Community Development Director Patrick Trudgeon reviewed past discussion between the property owner and staff to seek mutual resolution and reasonable accommodation without relying on court determination, given that the property has not been in compliance with City Code for decades, but no apparent City action has been taken during that time.  Mr. Trudgeon advised that there had been significant improvement on the property, along with those other properties owned along this corridor by the applicant; with the Interim Use allowing the City to more properly regulate any future violations.


Further discussion included assurances that the applicant would not clean up the one site at 1450 County Road C and simply relocate items to their other properties; lack of clarification on the status of the court case and potential impacts on the end results; and a review of the sixty-day review period (ending June 7, 2010).


By consensus, Councilmembers sought further information on the pending court enforcement action; follow-up on City Code for open storage in Industrial 1 Districts; and rationale for not enforcing existing code and impacts to this business.


Public Comment

Steven Ring & Molly Redmond, 1455 Rose Place (property owners directly south, their property entirely bordered by property in question)

Mr. Ring reviewed and provided photos of the topography and elevation of their home; the previous vegetative border and its current condition.  Mr. Ring opined that more plantings were needed to shield the commercial property from residential properties on the south.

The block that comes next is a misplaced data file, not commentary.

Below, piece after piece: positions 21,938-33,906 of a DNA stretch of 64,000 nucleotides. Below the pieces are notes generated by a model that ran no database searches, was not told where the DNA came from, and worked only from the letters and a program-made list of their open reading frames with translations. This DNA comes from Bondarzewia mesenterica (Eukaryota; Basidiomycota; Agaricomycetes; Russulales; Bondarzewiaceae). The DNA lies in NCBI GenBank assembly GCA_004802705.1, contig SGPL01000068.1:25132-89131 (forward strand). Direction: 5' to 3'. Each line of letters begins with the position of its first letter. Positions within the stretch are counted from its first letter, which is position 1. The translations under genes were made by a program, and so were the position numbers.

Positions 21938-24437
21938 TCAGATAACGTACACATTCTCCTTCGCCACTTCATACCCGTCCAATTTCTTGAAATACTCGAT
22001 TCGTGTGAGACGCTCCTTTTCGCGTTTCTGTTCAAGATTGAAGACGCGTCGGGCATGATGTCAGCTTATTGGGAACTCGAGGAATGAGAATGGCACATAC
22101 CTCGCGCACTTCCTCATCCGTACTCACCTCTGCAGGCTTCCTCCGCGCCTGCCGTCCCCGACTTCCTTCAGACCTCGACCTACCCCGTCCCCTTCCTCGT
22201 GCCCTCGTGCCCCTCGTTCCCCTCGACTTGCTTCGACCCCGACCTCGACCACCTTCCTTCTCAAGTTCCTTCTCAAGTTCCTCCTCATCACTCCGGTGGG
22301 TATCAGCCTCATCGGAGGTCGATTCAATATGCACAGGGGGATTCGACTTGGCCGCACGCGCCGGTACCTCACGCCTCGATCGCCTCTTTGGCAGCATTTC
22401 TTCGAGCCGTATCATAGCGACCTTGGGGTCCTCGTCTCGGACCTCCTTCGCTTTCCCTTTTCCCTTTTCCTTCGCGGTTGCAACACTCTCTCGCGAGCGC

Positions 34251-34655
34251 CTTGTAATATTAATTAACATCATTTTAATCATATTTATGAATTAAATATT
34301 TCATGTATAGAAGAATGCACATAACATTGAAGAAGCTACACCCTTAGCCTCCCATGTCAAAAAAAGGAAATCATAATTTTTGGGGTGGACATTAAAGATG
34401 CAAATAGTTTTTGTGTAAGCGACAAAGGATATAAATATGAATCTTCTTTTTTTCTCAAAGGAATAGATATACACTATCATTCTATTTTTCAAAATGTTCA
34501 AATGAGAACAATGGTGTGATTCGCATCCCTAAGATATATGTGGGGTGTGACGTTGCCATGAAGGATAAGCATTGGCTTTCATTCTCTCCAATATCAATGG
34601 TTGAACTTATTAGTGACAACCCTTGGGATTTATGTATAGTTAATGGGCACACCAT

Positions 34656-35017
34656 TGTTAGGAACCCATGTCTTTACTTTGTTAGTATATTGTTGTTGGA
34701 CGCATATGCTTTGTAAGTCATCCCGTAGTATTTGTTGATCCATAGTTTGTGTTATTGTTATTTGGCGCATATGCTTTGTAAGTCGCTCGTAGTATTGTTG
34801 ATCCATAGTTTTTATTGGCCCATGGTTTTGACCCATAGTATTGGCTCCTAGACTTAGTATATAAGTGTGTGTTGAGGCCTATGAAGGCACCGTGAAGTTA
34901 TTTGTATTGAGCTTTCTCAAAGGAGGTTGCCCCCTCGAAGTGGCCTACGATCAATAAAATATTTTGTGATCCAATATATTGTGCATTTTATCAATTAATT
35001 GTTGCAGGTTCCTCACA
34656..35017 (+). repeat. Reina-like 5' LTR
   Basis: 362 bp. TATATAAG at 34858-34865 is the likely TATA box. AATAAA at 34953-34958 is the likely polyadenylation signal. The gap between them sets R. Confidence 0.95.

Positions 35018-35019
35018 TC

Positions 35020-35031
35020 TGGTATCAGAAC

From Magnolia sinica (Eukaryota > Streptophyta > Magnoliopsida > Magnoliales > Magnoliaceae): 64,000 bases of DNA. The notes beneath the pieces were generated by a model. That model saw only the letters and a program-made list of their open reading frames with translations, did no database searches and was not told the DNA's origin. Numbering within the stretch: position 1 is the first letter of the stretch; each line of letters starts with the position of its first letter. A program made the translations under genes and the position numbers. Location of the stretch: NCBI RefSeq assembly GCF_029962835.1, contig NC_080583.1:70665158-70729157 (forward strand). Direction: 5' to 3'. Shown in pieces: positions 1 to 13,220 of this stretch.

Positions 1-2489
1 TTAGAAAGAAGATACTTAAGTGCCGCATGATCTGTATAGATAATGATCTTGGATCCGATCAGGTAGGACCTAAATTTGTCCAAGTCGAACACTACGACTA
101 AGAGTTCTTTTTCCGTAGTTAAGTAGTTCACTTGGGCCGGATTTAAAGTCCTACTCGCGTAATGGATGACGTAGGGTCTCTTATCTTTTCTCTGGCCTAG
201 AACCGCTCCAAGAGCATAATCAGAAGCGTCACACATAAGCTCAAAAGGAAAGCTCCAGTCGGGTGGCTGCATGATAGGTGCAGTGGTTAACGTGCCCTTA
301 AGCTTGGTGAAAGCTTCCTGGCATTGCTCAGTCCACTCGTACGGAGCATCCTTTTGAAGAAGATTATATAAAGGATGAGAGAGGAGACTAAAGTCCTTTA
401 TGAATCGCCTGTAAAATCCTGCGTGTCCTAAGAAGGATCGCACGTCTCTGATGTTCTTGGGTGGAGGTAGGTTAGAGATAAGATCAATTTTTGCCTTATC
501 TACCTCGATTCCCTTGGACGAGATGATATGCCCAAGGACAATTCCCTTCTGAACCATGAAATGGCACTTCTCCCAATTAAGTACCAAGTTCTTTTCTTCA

Ms. Redmond advised that the old trees, originally planted by Mr. Albrecht, had formed a nice shield for many years, but now needed replacement to maintain that Evergreen buffer zone of 15’. Ms. Redmond noted the historical and anecdotal information available from residential property owners regarding the history of the screening before and after purchase of the property by Mr. Albrecht.  Ms. Redmond further opined that Mr. Scott Wicklund was a good neighbor, and it was not the intent of the neighbors to no longer have him operate his business; however, as residential stakeholders in the community, they needed to be given ample consideration as well.  Ms. Redmond repeated her invitation for Councilmembers and/or staff to view the property from inside their home for a more clear perspective on the topography issues.